Today in honour of World Music Day (aka Fête de la musique) I thought I’d share some of my favourite novels involving music! I’ve split them into two themes:
Girls in Music
My Secret Rockstar Boyfriend by Eleanor Wood
Tuesday Cooper is an aspiring music journalist who starts getting comments on her blog posts from someone claiming to be Jackson Griffith, her rockstar crush. She is extremely sceptical, as so far only her best friends, her boyfriend, and her mum have read her blog, but to her absolute surprise, it turns out to be real, and after exchanging emails he invites her to meet him at Glastonbury. I loved how much Tuesday, who starts off as a bit of a pushover and quite naïve, grows up thanks to this adventure. It’s a fun YA read.
Buy: Amazon (affiliate link)
Becoming Betty by Eleanor Wood
From the same author, a story of an attempted reinvention gone wrong! When Lizzie starts college she is determined to finally become cool, with a new look and a brave new personality. So when Viv, the lead singer in a local band, starts talking to her, she’s delighted – until Viv decides she should be their new bassist. Lizzie – or Betty, as Viv renames her – is horrified by this idea, but doesn’t want to let Viv down, so she throws herself into learning to play, and ends up falling in love with the instrument. Like My Secret Rockstar Boyfriend, it’s about music as a path to developing self-confidence and learning to stand up for yourself.
Guitar Girl by Sarra Manning
A YA classic, I’m always stumbling over groups of women online reminiscing about this book. It came out in 2003 when I was a year younger than the protagonist, Molly, when she started the band, which made it all the more engaging to me back then! Like many real girls and YA protagonists before and since, Molly started a band, The Hormones, in the hope of becoming cool. But two years later, she’s being sued by her record company for 5 million pounds. Her lawyer asks her to write the story down, and that’s how we learn about the boys that negged their way in, their manipulative manager, and how it all went tragically wrong.
Buy: Bookshop.org (affiliate link)
This Song Will Save Your Life by Leila Sales (review copy provided by the publisher several years ago)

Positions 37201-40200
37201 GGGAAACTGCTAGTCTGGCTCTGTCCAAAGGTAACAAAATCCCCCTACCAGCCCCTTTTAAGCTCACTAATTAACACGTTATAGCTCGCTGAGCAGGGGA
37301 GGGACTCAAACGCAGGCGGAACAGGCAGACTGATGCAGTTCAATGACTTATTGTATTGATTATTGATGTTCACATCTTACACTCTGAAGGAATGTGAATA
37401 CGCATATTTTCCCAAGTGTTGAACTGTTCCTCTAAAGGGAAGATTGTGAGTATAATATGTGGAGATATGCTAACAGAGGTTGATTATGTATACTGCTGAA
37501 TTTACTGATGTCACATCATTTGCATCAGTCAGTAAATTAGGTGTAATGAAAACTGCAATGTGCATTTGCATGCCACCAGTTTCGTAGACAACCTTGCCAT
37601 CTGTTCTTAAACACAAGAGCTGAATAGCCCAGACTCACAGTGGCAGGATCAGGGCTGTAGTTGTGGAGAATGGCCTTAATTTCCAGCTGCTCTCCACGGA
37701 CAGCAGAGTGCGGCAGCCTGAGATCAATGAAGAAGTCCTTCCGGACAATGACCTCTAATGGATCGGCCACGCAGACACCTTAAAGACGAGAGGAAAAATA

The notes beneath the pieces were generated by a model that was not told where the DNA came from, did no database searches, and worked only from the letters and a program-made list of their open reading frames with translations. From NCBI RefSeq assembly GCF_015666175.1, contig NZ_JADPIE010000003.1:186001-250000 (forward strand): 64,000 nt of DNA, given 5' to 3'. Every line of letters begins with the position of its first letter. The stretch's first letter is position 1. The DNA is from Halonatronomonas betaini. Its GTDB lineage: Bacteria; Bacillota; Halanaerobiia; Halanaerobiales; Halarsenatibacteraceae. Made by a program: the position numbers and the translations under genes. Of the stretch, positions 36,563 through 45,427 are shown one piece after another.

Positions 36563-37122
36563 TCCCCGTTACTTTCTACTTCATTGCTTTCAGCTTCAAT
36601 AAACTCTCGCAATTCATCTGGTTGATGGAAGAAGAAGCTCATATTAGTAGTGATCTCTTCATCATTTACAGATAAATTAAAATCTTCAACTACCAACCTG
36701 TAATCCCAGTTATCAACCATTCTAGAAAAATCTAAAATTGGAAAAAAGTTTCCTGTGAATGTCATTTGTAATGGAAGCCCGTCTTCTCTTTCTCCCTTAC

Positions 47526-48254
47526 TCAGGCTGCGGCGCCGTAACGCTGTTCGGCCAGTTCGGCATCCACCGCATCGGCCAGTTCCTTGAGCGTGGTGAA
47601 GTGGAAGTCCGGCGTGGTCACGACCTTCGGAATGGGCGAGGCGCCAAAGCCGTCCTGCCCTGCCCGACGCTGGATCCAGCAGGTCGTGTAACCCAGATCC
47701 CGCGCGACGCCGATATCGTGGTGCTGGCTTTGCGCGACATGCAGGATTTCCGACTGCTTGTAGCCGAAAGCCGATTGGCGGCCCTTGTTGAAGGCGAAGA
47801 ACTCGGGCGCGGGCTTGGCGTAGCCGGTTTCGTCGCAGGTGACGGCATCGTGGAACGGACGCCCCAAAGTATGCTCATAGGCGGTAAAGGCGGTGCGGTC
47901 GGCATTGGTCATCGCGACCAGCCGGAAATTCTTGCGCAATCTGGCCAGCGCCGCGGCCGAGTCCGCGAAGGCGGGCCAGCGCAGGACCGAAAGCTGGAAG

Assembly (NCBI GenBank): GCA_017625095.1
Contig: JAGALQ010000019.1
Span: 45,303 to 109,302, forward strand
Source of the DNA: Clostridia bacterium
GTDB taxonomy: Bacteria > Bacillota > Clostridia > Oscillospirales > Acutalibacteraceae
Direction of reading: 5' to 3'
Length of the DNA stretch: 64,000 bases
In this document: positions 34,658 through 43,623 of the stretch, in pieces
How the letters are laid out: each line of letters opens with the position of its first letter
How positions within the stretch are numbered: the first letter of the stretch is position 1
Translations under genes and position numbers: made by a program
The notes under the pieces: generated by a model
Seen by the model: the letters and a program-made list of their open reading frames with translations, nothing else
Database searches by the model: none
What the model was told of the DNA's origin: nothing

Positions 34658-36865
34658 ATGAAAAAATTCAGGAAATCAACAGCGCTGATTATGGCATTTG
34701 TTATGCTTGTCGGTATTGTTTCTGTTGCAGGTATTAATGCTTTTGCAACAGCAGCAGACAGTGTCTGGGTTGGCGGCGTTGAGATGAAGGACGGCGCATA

Outsider Elise is painfully lonely, desperate to be noticed and loved and torn between her recently-divorced parents. When, one night she discovers a secret nightclub one night, it’s like stepping into a whole new world of music and glamour. There she finds the friends she’s been looking for and a new talent as a DJ – but can she keep the magic going, or will the problems of the real world creep in? I read this back in 2016 and I’m still obsessed by the idea of the secret nightclub!
Jem and the Holograms, Vol. 1: Showtime by Kelly Thompson and Sophie Campbell
This is the first in a comic series based on the 80s cartoon about all-girl band Jem and the Holograms and their rivals The Misfits. It’s fun and ridiculous (especially when they go to an alternate dimension in one of the later issues!) and Sophie Campbell’s art is completely adorable, especially the way she draws Stormer. This also qualifies for ‘musicians as romantic hero(in)es’!
Daisy Jones & The Six by Taylor Jenkins Reid
This is an unputdownable/unpauseable (the audiobook is fabulous) fictional oral history-style novel about a sixties supergroup that split under mysterious circumstances. Different members of the band, The Six, tell their versions of the story of how they got together and became famous, alongside managers, other people they worked alongside, and Daisy Jones, formerly a solo artist before joining up with The Six. It’s the sort of book where you have to decide what you think really happened, putting together clues and trying to dodge misdirections, and it’s extremely compelling.
Musicians as romantic heroes
Love Song by Sophia Bennett (proof copy provided for review by the publisher several years ago)
This is one of my favourite romances of all time and probably my favourite YA romance. I adored it. Nina, an ordinary seventeen year old from Croydon, takes her little sister to a meet-and-greet with The Point, a hugely famous boy band, and ends up being recruited to be the lead singer’s fiancée’s new assistant while they go on tour. Despite this unusual scenario, it’s an utterly believable, absorbing story, and it captured my heart and imagination.
Buy: Amazon (affiliate link)
If Every Day Was Christmas by Donna Ashcroft
Meg is the owner of a year-round Christmas shop in Scotland. Tom is a runaway pop star – his band had a Christmas hit that made his fortune but now haunts him. He’s hoping that hidden away in the Highlands, he can live a quiet life, but Meg has other ideas and is determined to make him feel festive. A very cute romance, with some family drama on Meg’s side to add dimension.
One Christmas Star by Mandy Baggot
London primary school teacher Emily is determined to impress her headteacher and become deputy head, but when she’s told to organise the Christmas musical, she panics – she has no musical ability. Fortunately, she discovers Ray Stone in the school shed, a famous singer-songwriter who is currently drowning in bad press. As they help each other out, romance blossoms. This book set me on the path to Mandy Baggot fandom, and is a funny, lovely, Christmassy read.